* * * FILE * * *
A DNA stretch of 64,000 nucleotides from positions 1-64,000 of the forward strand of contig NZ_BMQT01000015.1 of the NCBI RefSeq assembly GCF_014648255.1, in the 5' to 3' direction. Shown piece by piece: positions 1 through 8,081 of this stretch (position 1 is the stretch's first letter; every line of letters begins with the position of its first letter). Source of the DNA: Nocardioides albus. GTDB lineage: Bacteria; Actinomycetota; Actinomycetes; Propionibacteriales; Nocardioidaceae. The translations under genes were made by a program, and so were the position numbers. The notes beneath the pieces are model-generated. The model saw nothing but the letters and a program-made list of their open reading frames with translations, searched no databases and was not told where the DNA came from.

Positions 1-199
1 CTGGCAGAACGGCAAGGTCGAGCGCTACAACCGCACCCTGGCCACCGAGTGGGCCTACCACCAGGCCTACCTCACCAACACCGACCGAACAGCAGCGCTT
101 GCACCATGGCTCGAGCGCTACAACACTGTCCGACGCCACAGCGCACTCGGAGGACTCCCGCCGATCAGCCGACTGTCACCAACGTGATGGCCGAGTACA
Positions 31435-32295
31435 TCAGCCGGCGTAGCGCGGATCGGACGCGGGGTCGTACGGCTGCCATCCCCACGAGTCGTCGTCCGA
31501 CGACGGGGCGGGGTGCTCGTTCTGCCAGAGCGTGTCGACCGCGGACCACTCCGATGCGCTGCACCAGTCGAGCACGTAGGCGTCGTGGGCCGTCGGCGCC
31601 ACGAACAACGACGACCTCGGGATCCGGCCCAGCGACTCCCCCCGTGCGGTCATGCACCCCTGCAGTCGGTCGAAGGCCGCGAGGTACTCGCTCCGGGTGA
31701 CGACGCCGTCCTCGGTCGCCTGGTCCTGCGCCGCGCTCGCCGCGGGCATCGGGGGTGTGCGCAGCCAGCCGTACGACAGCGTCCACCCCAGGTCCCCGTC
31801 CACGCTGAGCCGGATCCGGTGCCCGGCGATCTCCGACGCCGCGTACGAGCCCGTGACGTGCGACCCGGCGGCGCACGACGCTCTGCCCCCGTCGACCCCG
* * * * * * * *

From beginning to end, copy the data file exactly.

A DNA stretch of 64,000 nucleotides from positions 1-64,000 of the forward strand of contig NZ_BMQT01000015.1 of the NCBI RefSeq assembly GCF_014648255.1, in the 5' to 3' direction. Shown piece by piece: positions 1 through 8,081 of this stretch (position 1 is the stretch's first letter; every line of letters begins with the position of its first letter). Source of the DNA: Nocardioides albus. GTDB lineage: Bacteria; Actinomycetota; Actinomycetes; Propionibacteriales; Nocardioidaceae. The translations under genes were made by a program, and so were the position numbers. The notes beneath the pieces are model-generated. The model saw nothing but the letters and a program-made list of their open reading frames with translations, searched no databases and was not told where the DNA came from.

Positions 1-199
1 CTGGCAGAACGGCAAGGTCGAGCGCTACAACCGCACCCTGGCCACCGAGTGGGCCTACCACCAGGCCTACCTCACCAACACCGACCGAACAGCAGCGCTT
101 GCACCATGGCTCGAGCGCTACAACACTGTCCGACGCCACAGCGCACTCGGAGGACTCCCGCCGATCAGCCGACTGTCACCAACGTGATGGCCGAGTACA
Positions 31435-32295
31435 TCAGCCGGCGTAGCGCGGATCGGACGCGGGGTCGTACGGCTGCCATCCCCACGAGTCGTCGTCCGA
31501 CGACGGGGCGGGGTGCTCGTTCTGCCAGAGCGTGTCGACCGCGGACCACTCCGATGCGCTGCACCAGTCGAGCACGTAGGCGTCGTGGGCCGTCGGCGCC
31601 ACGAACAACGACGACCTCGGGATCCGGCCCAGCGACTCCCCCCGTGCGGTCATGCACCCCTGCAGTCGGTCGAAGGCCGCGAGGTACTCGCTCCGGGTGA
31701 CGACGCCGTCCTCGGTCGCCTGGTCCTGCGCCGCGCTCGCCGCGGGCATCGGGGGTGTGCGCAGCCAGCCGTACGACAGCGTCCACCCCAGGTCCCCGTC
31801 CACGCTGAGCCGGATCCGGTGCCCGGCGATCTCCGACGCCGCGTACGAGCCCGTGACGTGCGACCCGGCGGCGCACGACGCTCTGCCCCCGTCGACCCCG